Efforts to preserve heritage bridge

Tahakopa historian Don Sinclair wants to build a track to a local heritage bridge possibly...
Tahakopa historian Don Sinclair wants to build a track to a local heritage bridge possibly designed by medical pioneer Sir Truby King. PHOTOS: RICHARD DAVISON/SUPPLIED
A "last vestige'' of New Zealand pioneer Sir Truby King's little-known time spent in the Catlins is being considered for conservation.

Alongside the Plunket founder's well documented activities in the areas of medicine and public health, Sir Truby also spent 28 years operating dairy and sawmill businesses in Tahakopa, from 1893 to its railway heyday.

Tahakopa visitor H. Roxburgh poses on the bridge in this 1926 photograph.
Tahakopa visitor H. Roxburgh poses on the bridge in this 1926 photograph.
Heritage New Zealand assessment adviser Susan Irvine said although most traces of his presence in Tahakopa had long since disappeared, a railway bridge carrying timber from his sawmill to the Tahakopa railway station was still standing.

The lichen and moss-covered bridge fragment has recently been nominated for the heritage list administered by Heritage NZ.

Research by local historian Don Sinclair suggested the Australian hardwood bridge, originally 31m long, may have been designed in homage to the original Balclutha Bridge by Sir Truby himself, about 1916.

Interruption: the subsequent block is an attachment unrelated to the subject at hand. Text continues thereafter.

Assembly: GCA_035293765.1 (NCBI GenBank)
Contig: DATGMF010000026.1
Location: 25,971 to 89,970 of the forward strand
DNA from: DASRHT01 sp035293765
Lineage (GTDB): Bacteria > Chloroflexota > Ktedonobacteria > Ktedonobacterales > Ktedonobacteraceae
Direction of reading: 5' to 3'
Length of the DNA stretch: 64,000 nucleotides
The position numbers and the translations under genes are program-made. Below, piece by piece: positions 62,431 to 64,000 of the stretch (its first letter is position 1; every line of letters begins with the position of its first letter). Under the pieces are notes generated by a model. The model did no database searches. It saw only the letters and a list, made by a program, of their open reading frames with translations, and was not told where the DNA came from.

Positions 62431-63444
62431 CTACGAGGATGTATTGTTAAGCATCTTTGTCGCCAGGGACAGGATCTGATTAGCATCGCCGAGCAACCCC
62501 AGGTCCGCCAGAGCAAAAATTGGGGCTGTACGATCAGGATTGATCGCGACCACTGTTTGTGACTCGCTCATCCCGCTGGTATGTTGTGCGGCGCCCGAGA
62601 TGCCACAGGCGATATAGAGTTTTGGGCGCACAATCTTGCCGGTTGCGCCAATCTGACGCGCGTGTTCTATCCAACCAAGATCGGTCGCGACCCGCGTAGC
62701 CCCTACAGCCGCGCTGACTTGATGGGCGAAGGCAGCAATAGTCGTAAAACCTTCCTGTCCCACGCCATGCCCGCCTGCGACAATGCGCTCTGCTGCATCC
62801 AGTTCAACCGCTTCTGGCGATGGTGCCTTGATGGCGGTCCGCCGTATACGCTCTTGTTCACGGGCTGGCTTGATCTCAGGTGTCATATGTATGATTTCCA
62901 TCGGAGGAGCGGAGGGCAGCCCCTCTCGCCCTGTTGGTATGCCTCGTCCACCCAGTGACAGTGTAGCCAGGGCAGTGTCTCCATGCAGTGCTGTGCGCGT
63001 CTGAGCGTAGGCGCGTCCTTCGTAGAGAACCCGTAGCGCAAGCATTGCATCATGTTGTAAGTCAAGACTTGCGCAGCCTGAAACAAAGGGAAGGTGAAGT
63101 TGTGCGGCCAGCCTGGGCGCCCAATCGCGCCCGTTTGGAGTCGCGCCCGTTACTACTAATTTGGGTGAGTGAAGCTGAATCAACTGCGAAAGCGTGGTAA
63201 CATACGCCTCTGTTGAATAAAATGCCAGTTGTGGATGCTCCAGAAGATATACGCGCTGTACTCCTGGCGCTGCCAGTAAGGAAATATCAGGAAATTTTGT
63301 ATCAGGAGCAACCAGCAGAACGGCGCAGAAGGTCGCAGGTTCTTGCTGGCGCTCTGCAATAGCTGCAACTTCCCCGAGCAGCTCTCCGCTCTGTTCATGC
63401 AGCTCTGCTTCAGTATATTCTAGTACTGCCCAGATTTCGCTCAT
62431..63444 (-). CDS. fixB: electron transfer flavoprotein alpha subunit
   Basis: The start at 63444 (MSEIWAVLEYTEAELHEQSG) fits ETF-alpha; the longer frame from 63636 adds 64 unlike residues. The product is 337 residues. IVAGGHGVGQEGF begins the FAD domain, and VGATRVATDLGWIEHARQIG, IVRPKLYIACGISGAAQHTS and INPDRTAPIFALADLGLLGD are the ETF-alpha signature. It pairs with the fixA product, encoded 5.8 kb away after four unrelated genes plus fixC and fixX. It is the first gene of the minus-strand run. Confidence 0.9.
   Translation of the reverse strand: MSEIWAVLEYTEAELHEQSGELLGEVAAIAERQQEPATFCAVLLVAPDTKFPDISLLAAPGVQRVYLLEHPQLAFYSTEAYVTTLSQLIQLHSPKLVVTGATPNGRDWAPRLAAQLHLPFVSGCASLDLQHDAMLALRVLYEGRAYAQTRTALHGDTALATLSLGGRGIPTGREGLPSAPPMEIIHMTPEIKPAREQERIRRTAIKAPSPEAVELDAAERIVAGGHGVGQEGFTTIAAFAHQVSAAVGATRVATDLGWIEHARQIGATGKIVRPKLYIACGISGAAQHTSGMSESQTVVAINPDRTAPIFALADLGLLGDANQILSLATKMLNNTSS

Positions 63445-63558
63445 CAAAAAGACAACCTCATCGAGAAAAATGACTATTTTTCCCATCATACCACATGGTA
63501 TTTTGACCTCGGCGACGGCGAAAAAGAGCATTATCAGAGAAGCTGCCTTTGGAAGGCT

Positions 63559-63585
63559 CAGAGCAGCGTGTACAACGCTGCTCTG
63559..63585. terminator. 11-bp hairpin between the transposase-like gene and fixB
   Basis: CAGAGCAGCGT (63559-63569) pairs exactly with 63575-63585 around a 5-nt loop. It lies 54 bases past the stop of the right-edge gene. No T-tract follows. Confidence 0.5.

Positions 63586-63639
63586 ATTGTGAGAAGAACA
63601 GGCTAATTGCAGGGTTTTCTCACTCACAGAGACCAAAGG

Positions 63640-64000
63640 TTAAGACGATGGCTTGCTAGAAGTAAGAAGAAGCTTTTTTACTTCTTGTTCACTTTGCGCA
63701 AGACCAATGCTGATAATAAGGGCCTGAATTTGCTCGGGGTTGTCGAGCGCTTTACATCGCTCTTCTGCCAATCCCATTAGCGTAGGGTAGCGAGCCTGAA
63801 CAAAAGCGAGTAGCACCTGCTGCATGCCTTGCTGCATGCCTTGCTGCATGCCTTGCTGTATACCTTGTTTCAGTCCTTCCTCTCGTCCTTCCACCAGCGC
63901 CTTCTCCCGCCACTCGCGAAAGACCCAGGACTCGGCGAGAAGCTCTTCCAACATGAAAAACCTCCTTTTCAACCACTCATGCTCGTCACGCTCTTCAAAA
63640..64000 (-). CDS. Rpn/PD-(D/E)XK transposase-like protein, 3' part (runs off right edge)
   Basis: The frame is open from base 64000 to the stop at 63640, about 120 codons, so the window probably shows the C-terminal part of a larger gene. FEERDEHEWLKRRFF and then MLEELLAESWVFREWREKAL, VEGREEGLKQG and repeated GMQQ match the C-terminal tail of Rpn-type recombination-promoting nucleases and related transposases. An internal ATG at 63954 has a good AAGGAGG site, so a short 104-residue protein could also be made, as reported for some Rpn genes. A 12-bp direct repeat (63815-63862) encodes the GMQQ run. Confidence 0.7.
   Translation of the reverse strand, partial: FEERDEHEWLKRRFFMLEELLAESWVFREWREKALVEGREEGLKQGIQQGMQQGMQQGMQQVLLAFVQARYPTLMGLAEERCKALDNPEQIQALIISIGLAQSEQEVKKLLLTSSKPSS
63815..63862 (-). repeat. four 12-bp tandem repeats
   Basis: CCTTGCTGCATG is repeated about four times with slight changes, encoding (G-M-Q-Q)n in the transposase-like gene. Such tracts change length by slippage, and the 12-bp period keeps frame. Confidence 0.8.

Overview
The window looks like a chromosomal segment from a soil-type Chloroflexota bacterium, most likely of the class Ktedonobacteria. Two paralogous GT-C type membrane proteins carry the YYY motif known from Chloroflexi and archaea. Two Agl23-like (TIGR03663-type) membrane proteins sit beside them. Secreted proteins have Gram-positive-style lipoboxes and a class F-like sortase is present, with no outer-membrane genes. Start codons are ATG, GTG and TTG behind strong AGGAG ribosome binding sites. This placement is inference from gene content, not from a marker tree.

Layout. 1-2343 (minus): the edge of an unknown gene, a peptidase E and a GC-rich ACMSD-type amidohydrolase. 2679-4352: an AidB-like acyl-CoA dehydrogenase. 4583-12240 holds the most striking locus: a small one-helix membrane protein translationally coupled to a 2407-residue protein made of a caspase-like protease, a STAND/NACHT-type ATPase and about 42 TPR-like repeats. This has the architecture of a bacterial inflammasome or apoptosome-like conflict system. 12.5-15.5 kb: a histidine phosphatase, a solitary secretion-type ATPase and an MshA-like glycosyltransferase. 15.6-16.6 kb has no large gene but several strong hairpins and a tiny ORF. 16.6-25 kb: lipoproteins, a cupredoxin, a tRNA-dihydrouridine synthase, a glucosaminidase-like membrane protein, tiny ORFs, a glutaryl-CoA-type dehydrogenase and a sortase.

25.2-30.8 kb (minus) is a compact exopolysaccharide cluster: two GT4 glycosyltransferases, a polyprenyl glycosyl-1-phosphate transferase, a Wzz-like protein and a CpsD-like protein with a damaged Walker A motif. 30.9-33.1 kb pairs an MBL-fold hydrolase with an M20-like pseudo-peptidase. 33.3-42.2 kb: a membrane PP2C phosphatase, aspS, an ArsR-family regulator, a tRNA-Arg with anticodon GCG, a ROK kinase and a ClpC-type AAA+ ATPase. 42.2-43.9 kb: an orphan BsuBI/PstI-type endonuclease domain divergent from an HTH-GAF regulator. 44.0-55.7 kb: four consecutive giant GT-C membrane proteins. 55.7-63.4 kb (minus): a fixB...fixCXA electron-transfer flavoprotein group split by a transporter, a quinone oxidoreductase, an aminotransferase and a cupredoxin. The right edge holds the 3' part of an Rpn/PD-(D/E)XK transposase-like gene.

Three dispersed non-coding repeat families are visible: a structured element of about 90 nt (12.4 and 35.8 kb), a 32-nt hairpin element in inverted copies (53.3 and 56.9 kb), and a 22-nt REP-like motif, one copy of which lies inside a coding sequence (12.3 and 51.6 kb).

For these reasons, and for its ``natural and potential tourism values'', Mr Sinclair hoped to build a 460m track to the bridge along riparian Crown land.

``[Sir Truby's] homestead and milkshed have been bowled, his sawmill and hydro-electric innovations have long since gone, so this bridge remnant is the last vestige. As a memorial to Sir Truby, for its own heritage conservation values, and as a potential drawcard for visitors to the area, we'd like to build a track to the site.''

Mr Sinclair had talked to Clutha District Council, Heritage NZ and the Department of Conservation about his plans for the track, and been met with general encouragement, he said.

However, obstacles remained in negotiating with the two affected landowners whose properties adjoined the potential new attraction.

One of those landowners, sheep and beef farmer Craig Napier, accused Mr Sinclair of being ``underhand'' in driving the project forward without full consensus.

``We believe there may be other options for accessing the bridge which don't involve creating health and safety issues with freedom campers, and disrupting farm operations,'' Mr Napier said.

``Mr Sinclair has simply pressed on with his plans without paying attention to those potentially most affected and, understandably, some of us are pretty unhappy about that.''

Clutha District Council group manager service delivery Jules Witt said the council had asked Mr Sinclair to ``test the waters'' with nearby property owners, to ``make for an easier process''.

Given consensus could be reached, council staff believed it would be a ``worthwhile'' project, he said.

``From a council perspective, the project is still at concept stage and, to date, we have only advised Mr Sinclair of the numerous unformed road areas for potential use. Any specific route would need to be confirmed with the immediate affected property owners, with reasonable conditions raised by them to be included in any Road Occupation Licence, should the project proceed.''


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